Evolving with Covid-19
Since the start of the Covid-19 pandemic, there’s been a renewed focus on disinfection. There has been a significant need for improved disinfection of procedure and treatment rooms, both after each procedure and on a continuous basis. Healthcare leaders have had to rethink everything they know about infection prevention because this virus is unlike anything we’ve dealt with in the past. We may be about two years into this pandemic, but healthcare workers need to remember to stay vigilant. Everyone is aware of the rapid spread of the Omicron variant of Covid-19. It’s not yet clear the full impact of Omicron or future Coronavirus variants, which is why as the virus continues to evolve, it’s important to keep evaluating disinfection methods and protocols.
Reinforcing IP Protocol
With a comprehensive, strategic, and holistic plan in place, IP tools can decrease both airborne and surface area spread rates. The past years’ events are accelerating change across the industry and forcing health systems to quickly adapt, pivot and innovate. It’s important to reevaluate and reinforce protocols if needed overtime, based on how it’s going. Leveraging tools that offer evidence-based protection is the best way to address changes in IP protocol. The following should be included in the plan for IP:
- Who should do the assessment and how will it be done
- How disinfection data will be validated
- Which rooms will be monitored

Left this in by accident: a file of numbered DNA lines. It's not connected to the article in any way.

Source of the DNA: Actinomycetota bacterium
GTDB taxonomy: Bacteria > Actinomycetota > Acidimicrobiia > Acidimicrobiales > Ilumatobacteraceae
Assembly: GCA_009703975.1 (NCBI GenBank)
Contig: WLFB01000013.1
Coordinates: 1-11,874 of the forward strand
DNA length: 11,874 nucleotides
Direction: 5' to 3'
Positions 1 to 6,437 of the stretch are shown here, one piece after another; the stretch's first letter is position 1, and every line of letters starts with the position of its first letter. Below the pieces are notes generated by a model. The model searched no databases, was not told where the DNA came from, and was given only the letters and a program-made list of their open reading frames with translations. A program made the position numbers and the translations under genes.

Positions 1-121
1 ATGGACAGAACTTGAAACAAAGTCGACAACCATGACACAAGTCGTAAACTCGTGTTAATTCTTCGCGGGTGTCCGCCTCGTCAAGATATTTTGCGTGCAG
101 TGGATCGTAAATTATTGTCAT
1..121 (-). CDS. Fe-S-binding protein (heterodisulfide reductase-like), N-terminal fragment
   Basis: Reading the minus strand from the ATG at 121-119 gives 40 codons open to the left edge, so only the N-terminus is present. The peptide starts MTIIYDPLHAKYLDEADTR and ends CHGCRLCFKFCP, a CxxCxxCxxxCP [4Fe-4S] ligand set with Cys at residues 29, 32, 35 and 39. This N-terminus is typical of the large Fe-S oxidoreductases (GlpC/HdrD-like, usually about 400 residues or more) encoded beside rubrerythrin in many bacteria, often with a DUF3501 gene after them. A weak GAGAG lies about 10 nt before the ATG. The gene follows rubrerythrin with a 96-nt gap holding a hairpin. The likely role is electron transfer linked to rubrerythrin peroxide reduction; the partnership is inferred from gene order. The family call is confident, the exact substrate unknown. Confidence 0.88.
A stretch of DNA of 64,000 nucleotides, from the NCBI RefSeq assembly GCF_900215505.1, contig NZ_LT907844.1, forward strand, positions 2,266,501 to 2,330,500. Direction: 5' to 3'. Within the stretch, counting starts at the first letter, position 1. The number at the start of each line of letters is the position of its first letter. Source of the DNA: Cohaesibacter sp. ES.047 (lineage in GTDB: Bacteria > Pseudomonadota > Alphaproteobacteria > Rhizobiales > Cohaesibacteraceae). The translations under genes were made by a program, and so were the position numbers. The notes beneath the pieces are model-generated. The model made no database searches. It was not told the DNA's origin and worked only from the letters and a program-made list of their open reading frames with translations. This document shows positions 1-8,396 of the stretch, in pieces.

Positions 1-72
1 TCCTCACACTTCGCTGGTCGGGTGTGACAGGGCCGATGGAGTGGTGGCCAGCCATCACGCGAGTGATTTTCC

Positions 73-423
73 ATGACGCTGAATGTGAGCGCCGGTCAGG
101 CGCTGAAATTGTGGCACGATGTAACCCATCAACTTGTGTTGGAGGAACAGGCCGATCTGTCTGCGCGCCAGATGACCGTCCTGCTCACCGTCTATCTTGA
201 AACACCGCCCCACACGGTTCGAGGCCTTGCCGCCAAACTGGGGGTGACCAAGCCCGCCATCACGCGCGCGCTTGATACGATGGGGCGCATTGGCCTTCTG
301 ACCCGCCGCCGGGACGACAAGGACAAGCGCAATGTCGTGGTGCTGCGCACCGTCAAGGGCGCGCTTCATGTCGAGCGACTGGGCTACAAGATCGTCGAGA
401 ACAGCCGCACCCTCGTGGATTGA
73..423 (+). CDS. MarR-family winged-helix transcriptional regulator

- Which surfaces will be assessed
- Methods for monitoring cleaning adherence and effectiveness in addition to direct observation
- Routine audits of adherence to cleaning and disinfection procedures
How UVC Can Help
A powerful way to succeed at IP is to incorporate UVC into your plan. According to the FDA, UVC radiation is a known disinfectant for air and nonporous surfaces. UVC radiation has effectively been used for decades to reduce the spread of bacteria and harmful pathogens. The best UVC dosing solutions work to reach all areas within a treated room, including those in shadowed or hard-to-reach places. By penetrating areas that manual cleaning and other technology cannot, UVC ensures disinfection is as complete as possible. UVC radiation can only inactivate a virus if the virus is directly exposed to the radiation. A UV disinfection system administers the specific dose of ultraviolet light needed to eradicate harmful pathogens in an operating room, emergency room, patient room or other area of possible contamination. The best UVC systems also capture the date, time, operator, room number, and cycle time to ensure you have the proof of compliance data needed for government reporting and communication to patients. When bundled with manual cleaning and disinfection protocols, the technology significantly reduces the presence of patient exposure to HAIs and community-spread pathogens.
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Learn about UVC disinfection and how to ensure your facility is ready for microbe threats today and into the future.